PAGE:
When Max was a tot, one of my favorite activities was propping him up on pillows on our bed and doing photo shoots. Babies sit independently when they're around 5 to 7 months old, but Max was on his own timeline. He was finally able to do it at around a year old, if he tilted forward. His thunder thighs served as excellent anchors.
I remember the joy those photos brought me. I was struggling with the realities of Max's delays, but the photos were pure proof that Max wasn't the least bit cuteness challenged. That is the same sort of bliss Fort Wayne, Indiana photographer Angela Forker is bringing to parents of little ones with special needs through her Precious Baby Project.
Forker had gained attention for her Baby ImaginArt series, photos that featured babies as beautiful works of art or doing fantastical things—a baby on a green leaf nestles into a cresting wave on the ocean, twin babies chill at the end of a rainbow, a baby dressed up as an elf trails a reindeer flying through the sky. She created the lavish setups with lots of fabric and a ton of imagination.
In 2017, a family in her church had a baby with holoprosencephaly, a disorder in which an embryo's brain fails to separate into two hemispheres. The couple had known their baby would die or be stillborn, but they had decided to let her live for as long as she could. "While she may have looked different than other people's baby's, it didn't even phase her parents," Angela recalls on her website. "All they saw was Madalyn's unique, captivating beauty." In memory of Madalyn, who died at 15 days old, Angela launched her project to show that every life is beautiful, and every child deserves to be loved.
Angela photographs babies with medical conditions who are unable to sit on their own, working their conditions and medical paraphernalia into the photo shoot, done at her home studio. She does these shoots free of charge at the rate of one or two to month, and has captured some two dozen babies to date. A baby with a trach tube who wears a helmet becomes a flying astronaut with an oxygen line. A baby girl with spina bifida, which makes her body bend into a "V," flies up into the air off a see-saw. A baby with a genetic disorder rides Noah's Ark. A baby about to have open-heart surgery takes off in a heart air balloon, complete with a teddy bear sewing it up. A little girl with Down syndrome competes in a race, complete with the symbolic numbers 321 (people with DS have three copies of the 21st chromosome) and yellow and blue, the colors of Down syndrome awareness.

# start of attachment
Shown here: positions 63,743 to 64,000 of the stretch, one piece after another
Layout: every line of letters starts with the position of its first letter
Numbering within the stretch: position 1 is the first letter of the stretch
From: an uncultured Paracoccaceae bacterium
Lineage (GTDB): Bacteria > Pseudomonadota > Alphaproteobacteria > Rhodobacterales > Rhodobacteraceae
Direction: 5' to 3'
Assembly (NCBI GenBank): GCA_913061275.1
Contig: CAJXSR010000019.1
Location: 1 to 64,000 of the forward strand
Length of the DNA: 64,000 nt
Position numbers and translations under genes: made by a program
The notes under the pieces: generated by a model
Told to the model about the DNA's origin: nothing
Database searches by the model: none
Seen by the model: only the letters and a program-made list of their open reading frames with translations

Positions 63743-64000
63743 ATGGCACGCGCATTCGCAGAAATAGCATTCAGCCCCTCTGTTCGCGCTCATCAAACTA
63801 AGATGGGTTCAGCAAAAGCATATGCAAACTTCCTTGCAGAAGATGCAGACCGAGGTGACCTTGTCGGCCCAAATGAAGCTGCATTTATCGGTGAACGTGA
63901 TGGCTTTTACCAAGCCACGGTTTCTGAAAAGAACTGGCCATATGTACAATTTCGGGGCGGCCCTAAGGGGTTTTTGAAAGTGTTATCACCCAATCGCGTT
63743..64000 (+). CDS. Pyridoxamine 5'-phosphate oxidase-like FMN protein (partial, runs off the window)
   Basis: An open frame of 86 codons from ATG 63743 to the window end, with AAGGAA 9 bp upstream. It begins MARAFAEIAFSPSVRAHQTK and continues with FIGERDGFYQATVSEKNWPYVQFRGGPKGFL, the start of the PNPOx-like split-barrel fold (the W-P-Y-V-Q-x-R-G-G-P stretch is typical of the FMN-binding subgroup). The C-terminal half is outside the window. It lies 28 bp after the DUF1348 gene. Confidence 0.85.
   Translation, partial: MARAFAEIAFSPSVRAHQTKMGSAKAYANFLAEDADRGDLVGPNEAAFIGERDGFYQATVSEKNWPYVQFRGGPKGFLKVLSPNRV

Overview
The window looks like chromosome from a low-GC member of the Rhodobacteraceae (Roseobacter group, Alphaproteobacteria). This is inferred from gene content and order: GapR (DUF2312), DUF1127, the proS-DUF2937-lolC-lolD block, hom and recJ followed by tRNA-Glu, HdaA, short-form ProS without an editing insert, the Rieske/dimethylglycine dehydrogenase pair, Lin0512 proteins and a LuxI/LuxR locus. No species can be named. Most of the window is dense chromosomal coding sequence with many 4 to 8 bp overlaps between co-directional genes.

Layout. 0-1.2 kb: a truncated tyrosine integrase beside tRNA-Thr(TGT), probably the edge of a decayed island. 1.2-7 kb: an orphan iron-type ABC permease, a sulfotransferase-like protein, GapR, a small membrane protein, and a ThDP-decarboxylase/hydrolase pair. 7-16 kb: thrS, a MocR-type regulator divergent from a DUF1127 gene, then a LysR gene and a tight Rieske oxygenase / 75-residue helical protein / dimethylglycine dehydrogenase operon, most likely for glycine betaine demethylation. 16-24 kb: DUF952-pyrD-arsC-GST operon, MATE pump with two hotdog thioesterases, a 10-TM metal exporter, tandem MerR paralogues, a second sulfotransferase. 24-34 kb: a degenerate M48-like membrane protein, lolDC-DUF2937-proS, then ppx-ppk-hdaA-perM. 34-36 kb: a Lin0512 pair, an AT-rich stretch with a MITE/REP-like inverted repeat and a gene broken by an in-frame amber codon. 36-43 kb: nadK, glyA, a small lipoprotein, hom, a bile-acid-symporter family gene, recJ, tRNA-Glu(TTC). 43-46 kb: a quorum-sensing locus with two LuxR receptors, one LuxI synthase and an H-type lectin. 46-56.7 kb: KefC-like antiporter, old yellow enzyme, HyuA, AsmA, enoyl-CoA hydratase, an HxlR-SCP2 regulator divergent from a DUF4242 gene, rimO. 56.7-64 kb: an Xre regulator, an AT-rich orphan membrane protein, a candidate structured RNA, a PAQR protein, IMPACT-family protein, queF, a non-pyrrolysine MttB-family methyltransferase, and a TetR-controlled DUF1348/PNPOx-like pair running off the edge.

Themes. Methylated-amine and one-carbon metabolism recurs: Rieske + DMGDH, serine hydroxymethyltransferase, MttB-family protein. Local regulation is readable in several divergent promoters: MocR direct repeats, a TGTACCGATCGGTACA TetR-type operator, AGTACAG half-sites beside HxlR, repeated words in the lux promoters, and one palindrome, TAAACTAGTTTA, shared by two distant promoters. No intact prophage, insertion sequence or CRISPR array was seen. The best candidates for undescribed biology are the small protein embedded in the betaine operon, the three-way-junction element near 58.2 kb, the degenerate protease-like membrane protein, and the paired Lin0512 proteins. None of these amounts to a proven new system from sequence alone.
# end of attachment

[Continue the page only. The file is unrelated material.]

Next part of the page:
"I always knew some children with special needs are fragile, but I didn’t realize that their will is unbreakable."
"I always knew they could be fun, but I didn’t realize that they could bring so much joy."
" I always knew that some need extra care, but I didn’t realize how much they care for others."
"I always knew they were loved by their parents, but I didn’t realize that they were so adored."
"I always knew that they were special, but I didn’t realize their immense value—that each one has a purpose, and that they can change the world."
Families she's worked with have cried upon seeing her photos. A mom who has a child with a terminal illness wrote, "It means so much to me to capture as many amazing photographs of her as possible.... I know some day (hopefully not any time soon) those memories and photographs will be all I have."
While Angela wishes she had the capacity to photograph a bazillion babies, she did have a few pointers for parents who have children with special needs who can't sit on their own:
Angela at work
• Have the child lie on their back and shoot over them. Put a small rolled cloth under the top part of their head, so that you are not shooting up their nose.
• You can lay them on a furry blanket, on a beanbag or on a cute baby bed or doll bed. Don't worry if the prop is too small; just have their legs hang over the edge and photograph them waist up. Think safety first—make sure an extra adult is nearby so spot the baby.
• Have their favorite toy or video playing, right near the camera, to encourage them to look at the camera.
• Don't worry if they don't look at the camera, it's OK.
• Don't worry about trying to hide tubes, wires or medical equipment. They are part of their story. They are no less beautiful with these "accessories."
• Don't wait until after they've had corrective surgery to take their photos. Document their story—and show their amazing progress.